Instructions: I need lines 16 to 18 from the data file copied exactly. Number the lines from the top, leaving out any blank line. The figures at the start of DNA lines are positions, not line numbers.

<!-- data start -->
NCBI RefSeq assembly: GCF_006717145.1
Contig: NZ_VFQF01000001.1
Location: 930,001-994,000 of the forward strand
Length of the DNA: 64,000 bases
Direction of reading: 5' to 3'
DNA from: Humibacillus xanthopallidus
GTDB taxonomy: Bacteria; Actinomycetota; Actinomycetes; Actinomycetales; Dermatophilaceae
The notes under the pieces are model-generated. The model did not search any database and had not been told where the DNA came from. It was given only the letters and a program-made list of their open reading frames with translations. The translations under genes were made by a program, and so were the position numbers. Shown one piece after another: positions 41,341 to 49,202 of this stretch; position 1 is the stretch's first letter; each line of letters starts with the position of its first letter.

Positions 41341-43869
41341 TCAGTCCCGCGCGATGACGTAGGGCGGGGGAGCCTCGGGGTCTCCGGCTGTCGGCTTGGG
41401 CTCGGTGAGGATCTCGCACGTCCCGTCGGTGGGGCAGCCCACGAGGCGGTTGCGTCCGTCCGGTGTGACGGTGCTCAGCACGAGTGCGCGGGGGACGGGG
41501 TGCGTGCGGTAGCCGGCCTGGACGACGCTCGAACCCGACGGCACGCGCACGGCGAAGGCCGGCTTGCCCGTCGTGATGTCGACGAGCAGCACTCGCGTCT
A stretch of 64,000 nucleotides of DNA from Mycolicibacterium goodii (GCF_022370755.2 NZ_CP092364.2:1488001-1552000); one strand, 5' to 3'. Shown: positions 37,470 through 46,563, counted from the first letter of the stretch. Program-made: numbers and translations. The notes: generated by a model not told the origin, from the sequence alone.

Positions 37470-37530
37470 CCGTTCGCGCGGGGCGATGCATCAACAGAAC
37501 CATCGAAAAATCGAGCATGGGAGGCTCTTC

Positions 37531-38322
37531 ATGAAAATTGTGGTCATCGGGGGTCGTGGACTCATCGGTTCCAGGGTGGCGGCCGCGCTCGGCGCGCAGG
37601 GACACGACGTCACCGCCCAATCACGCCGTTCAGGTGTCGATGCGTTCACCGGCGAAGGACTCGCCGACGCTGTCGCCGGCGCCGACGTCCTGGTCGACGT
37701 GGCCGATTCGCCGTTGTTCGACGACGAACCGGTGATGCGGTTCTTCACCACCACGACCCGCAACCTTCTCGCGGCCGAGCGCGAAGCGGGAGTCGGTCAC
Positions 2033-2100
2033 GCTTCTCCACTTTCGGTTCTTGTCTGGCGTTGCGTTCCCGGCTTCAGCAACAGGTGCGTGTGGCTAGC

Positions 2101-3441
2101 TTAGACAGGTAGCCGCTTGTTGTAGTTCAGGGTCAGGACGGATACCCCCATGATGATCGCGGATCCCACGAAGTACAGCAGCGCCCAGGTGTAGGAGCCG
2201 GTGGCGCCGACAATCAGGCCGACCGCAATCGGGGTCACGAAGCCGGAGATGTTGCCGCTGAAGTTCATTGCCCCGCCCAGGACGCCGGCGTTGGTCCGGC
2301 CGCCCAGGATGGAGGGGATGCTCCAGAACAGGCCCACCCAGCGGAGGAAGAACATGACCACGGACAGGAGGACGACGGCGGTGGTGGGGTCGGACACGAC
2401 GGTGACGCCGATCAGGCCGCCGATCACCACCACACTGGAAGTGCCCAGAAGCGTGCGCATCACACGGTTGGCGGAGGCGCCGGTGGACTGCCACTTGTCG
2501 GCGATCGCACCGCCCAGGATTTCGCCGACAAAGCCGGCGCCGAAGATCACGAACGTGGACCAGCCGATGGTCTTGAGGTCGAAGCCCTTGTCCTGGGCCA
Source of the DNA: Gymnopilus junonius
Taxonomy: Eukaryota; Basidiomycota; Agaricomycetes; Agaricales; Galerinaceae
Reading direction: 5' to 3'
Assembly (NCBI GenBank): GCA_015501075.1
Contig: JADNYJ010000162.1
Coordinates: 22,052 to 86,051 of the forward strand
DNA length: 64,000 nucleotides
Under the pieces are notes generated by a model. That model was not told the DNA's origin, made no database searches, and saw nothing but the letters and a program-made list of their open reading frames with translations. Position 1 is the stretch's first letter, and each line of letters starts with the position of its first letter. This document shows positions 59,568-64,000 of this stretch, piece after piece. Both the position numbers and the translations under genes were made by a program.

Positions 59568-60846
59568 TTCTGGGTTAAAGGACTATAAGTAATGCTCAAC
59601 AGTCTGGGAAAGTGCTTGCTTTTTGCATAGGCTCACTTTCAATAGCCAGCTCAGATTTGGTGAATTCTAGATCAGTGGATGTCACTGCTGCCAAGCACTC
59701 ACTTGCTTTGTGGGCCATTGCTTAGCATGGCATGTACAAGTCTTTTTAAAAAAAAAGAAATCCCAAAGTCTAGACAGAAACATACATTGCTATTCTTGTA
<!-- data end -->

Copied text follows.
37501 CATCGAAAAATCGAGCATGGGAGGCTCTTC

Positions 37531-38322
37531 ATGAAAATTGTGGTCATCGGGGGTCGTGGACTCATCGGTTCCAGGGTGGCGGCCGCGCTCGGCGCGCAGG